Were it not so, why did Jesus use the Aramaic term “Abwun” or “Abwoon” which is considered a derivative of Abba, to refer to God as “Father” in the beginning of The Lord’s Prayer?
In fact, the term “Father” to describe the Almighty is used sparingly in the Old Testament, and when used usually in reference to God as Father of the nation, God of Israel. “God” and references to Him are usually very formal, with few exceptions, conveying a special, unique relationship between one of God’s chosen. Abraham known as “God’s Friend,” and then there was David, “a man after God’s heart.”
To be sure there were many favored by God among the Israelites and Jews, but precious few held such close relationships that they were repeatedly visited by, and consider to hold a special place in relationship with God.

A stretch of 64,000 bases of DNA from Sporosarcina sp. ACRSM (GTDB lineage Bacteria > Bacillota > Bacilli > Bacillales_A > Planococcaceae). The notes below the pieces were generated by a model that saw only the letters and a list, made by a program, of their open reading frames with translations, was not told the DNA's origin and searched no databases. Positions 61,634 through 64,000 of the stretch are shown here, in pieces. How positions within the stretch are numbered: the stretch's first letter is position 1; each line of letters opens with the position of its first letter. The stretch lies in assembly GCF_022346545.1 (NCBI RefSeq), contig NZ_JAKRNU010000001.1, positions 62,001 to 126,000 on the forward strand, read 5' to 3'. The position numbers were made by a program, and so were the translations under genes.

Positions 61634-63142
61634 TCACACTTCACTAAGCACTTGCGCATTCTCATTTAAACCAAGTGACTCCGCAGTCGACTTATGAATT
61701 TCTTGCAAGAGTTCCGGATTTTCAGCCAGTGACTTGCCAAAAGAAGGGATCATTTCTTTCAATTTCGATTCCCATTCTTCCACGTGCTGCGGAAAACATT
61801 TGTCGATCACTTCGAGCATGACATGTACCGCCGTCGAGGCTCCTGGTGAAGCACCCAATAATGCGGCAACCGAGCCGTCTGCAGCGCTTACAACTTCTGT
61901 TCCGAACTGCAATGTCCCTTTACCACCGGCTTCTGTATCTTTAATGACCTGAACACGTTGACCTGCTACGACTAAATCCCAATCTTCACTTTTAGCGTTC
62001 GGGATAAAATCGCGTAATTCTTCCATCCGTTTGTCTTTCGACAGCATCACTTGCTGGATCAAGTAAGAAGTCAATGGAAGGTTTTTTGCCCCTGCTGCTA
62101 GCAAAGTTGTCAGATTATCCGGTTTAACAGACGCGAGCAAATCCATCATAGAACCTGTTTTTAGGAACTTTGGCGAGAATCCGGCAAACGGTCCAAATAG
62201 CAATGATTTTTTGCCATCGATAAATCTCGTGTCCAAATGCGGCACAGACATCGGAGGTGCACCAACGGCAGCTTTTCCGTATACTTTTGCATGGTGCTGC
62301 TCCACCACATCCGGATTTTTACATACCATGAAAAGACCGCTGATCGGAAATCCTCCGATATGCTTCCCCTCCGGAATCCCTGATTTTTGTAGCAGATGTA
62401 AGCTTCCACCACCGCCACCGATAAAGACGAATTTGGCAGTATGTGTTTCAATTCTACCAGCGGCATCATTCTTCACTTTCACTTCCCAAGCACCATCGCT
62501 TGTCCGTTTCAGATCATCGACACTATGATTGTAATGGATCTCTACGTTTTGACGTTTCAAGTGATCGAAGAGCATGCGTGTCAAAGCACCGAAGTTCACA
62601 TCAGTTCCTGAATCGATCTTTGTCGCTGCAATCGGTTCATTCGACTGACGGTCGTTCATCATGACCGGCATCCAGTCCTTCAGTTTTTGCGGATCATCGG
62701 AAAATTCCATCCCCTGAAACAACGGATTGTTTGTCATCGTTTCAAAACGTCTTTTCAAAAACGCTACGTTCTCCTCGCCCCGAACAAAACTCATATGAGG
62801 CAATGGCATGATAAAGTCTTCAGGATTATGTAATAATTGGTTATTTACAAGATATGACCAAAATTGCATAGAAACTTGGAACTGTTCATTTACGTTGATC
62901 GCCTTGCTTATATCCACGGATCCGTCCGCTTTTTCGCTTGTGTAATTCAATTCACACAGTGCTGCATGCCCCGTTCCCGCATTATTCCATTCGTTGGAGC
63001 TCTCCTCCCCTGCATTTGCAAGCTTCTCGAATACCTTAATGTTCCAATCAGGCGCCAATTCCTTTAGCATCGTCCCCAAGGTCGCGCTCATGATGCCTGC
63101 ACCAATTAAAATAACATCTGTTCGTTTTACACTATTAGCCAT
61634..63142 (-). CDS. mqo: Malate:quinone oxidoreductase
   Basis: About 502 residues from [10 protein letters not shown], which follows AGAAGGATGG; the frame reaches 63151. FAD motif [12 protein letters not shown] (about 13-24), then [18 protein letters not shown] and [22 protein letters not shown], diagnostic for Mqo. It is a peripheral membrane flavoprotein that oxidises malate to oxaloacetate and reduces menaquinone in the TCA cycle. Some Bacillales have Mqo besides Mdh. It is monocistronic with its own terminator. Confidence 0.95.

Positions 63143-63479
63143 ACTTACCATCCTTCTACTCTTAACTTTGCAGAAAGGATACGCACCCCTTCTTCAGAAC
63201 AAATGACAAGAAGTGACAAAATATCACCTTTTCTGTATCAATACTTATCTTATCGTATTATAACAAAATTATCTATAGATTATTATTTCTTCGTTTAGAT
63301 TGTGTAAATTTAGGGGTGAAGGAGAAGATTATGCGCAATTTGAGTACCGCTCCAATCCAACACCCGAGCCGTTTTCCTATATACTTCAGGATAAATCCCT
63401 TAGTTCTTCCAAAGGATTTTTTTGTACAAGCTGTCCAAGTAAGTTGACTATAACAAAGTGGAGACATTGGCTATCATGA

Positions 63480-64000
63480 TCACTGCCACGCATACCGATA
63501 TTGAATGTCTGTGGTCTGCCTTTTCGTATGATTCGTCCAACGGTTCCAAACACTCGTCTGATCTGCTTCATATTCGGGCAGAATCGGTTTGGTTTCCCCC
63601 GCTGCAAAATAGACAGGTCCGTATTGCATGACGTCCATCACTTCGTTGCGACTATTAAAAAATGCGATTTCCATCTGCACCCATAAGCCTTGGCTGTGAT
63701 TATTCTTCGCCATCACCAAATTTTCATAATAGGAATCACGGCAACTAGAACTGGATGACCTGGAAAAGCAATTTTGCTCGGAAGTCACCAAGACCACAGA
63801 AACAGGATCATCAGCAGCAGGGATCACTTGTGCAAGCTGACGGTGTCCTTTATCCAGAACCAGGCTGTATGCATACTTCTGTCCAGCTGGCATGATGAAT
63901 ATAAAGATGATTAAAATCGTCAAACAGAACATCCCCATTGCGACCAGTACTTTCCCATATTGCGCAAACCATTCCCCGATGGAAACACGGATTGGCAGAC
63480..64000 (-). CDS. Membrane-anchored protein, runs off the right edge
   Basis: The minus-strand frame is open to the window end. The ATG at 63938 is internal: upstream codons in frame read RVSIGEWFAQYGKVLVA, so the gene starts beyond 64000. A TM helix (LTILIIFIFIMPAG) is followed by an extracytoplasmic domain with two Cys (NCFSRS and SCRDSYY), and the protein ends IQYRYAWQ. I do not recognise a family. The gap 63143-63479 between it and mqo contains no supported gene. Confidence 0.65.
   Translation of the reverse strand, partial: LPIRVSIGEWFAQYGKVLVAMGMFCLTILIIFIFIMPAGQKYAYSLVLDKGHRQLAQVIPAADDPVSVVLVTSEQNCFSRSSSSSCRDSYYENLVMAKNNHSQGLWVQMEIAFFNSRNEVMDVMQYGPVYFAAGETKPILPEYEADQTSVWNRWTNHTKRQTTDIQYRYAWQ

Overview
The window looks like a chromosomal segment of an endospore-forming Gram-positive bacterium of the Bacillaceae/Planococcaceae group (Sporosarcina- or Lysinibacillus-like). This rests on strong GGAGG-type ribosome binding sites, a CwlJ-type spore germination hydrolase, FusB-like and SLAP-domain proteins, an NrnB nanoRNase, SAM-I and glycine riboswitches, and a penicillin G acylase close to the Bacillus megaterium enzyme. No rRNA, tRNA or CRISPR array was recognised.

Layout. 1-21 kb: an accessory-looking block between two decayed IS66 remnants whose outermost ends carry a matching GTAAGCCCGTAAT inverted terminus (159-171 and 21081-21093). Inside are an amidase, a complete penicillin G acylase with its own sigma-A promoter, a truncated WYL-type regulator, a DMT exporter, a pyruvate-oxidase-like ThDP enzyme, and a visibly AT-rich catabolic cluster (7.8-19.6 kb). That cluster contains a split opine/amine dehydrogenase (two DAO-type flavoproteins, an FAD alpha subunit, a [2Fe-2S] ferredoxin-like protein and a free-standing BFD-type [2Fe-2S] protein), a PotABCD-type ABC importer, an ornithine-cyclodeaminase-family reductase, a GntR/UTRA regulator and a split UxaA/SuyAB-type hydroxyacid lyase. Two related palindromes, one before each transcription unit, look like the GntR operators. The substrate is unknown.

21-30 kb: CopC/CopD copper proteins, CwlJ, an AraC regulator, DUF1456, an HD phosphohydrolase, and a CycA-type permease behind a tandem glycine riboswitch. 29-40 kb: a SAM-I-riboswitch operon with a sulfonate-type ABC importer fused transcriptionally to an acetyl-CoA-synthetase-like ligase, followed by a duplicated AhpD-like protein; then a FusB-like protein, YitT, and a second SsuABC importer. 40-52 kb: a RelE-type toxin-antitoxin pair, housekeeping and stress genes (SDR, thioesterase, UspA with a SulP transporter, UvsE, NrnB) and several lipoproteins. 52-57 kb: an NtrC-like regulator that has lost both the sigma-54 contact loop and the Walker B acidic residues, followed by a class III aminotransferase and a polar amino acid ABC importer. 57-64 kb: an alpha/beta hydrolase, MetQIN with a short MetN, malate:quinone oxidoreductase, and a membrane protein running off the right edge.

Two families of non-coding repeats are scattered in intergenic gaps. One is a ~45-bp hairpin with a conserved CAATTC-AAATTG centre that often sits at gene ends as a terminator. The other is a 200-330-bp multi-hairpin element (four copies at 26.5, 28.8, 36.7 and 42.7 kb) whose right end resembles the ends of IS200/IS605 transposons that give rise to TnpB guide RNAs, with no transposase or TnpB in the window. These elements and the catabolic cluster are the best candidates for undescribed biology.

That all changed with Jesus! But it took lots of years before God’s Son would appear.
Not to put too fine a point on this, but this is an important contrast God as “Father” used sparingly in what we Christians refer to as the Old Testament, compared to how Jesus references God in the New Testament. It goes beyond style, or culture, or event context – facing crucifixion in the Garden of Gethsemane for example.
Jesus wanted us to become emotionally, spiritually, intellectually connected to God. And He risked it all so that we could consider God as more than a remote deity, an all powerful being that may or may not care about our daily circumstances.
Jesus made it patently clear in all His teachings that God is familiar with us in very personal ways – from the clothes on our back, to the hairs on our head. Not unlike the ubiquitous concerns earthly fathers have for their children, too.